'We don’t pay the price for the T-shirt or the smartphone, we leave that to the producing countries. They sacrifice their environment, time, health, children or sometimes even their lives for our T-shirts.'

Liesbeth Enneking

How can the law be helpful to improve fairness? 
‘In 2017, the infamous Shell-Nigeria human rights case came to court in the Netherlands. Twenty years earlier, the same case had gone to court in the US. Cases like these have sparked a broad debate about this subject – are the effects of business activities by subsidiaries and sub-contractors in other countries just as much a company’s responsibility? How can we solve such cases, or how can we prevent future disasters? In the background there’s this ongoing public discussion about the question ‘If it would help to pay one Euro extra on every gallon of gasoline, would we be willing to do that?’. I think a lot of people would hesitate. But the idea is growing that we have to do something, that we cannot close our eyes to the disasters that happen on the other side of the globe. Their loss is also our responsibility. Step by step, we’re moving in the direction of more transparency on the true costs of our goods and services, more companies that take their responsibilities in this context seriously, and – where necessary – stricter regulations. Last year, a law introducing a duty of care for Dutch companies with respect to child labour in their supply chains was adopted by the Dutch parliament. Although it seems unlikely at this time that the law will be passed by the Dutch Senate, where it is currently pending, this is a step in the right direction.’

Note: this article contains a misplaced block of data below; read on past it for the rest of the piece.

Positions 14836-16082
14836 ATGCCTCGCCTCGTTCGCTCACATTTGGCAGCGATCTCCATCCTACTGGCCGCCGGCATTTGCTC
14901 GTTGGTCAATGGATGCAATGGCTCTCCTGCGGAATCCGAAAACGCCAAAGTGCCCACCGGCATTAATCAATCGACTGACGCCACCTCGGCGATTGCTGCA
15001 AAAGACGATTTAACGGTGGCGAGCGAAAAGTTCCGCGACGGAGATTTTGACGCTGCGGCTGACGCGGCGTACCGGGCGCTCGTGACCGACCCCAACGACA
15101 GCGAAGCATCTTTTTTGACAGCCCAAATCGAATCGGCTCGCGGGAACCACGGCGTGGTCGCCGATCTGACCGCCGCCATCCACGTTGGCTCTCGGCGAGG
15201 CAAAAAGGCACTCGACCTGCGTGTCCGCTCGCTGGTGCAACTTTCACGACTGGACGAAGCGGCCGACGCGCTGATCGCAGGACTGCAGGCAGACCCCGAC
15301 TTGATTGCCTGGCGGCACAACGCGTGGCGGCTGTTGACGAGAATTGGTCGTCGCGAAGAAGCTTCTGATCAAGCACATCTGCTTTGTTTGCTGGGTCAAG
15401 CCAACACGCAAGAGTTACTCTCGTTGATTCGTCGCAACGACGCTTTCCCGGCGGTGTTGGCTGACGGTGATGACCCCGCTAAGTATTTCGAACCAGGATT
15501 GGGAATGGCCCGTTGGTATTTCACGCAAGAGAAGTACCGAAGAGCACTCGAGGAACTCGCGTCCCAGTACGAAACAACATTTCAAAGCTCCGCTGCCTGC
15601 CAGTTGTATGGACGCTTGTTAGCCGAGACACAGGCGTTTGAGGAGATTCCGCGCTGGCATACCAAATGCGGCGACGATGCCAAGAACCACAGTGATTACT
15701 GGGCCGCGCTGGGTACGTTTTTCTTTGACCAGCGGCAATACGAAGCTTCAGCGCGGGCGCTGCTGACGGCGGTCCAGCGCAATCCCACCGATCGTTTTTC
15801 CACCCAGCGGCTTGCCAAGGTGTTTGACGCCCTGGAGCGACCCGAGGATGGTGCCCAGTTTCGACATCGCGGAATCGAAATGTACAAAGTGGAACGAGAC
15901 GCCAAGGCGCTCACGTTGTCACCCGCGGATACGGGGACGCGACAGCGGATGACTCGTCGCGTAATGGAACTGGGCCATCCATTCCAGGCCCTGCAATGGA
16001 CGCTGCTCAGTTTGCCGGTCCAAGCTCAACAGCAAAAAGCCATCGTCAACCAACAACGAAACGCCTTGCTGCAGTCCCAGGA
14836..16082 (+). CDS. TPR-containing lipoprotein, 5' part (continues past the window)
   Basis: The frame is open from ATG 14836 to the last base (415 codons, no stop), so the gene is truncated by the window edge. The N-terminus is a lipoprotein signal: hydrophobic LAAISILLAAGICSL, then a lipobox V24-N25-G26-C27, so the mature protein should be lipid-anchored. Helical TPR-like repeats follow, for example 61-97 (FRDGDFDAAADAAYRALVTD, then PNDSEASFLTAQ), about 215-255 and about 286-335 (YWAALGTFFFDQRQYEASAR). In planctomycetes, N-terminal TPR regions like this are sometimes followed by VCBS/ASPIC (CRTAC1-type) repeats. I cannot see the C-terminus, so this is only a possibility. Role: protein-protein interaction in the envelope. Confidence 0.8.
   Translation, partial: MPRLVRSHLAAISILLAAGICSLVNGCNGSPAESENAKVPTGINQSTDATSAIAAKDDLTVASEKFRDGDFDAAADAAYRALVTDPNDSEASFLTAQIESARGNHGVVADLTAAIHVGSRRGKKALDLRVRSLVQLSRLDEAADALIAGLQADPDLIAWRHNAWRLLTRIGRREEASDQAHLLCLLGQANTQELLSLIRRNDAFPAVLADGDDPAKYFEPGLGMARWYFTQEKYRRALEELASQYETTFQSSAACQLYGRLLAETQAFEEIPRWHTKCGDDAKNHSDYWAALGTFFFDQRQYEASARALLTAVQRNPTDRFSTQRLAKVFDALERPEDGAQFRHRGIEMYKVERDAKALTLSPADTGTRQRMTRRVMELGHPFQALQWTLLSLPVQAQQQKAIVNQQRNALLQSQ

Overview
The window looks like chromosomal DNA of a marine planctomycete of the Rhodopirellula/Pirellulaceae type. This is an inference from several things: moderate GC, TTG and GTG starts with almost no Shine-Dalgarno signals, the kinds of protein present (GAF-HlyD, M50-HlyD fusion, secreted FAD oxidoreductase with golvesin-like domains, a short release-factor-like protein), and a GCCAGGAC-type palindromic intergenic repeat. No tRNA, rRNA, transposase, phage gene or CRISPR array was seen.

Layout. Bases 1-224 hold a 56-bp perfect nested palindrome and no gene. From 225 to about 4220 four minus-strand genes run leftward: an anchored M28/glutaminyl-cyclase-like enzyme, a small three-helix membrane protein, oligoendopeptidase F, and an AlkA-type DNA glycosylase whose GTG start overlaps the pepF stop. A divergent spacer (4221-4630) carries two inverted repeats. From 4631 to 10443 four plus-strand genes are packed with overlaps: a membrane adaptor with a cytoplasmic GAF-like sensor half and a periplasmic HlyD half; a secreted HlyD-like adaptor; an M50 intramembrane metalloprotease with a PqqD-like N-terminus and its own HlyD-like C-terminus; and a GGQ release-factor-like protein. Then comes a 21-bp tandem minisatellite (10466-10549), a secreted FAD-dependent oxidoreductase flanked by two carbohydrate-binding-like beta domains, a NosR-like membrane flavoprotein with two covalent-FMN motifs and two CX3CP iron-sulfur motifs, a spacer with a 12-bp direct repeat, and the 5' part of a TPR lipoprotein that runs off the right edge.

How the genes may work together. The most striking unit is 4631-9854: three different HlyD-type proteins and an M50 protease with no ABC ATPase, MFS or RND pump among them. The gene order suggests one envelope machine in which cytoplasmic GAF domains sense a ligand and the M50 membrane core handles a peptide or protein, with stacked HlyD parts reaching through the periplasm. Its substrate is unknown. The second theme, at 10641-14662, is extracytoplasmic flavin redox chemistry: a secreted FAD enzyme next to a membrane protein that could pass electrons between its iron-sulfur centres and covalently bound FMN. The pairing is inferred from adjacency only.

If not even politicians can agree about a law against child labour, doesn’t this discourage you?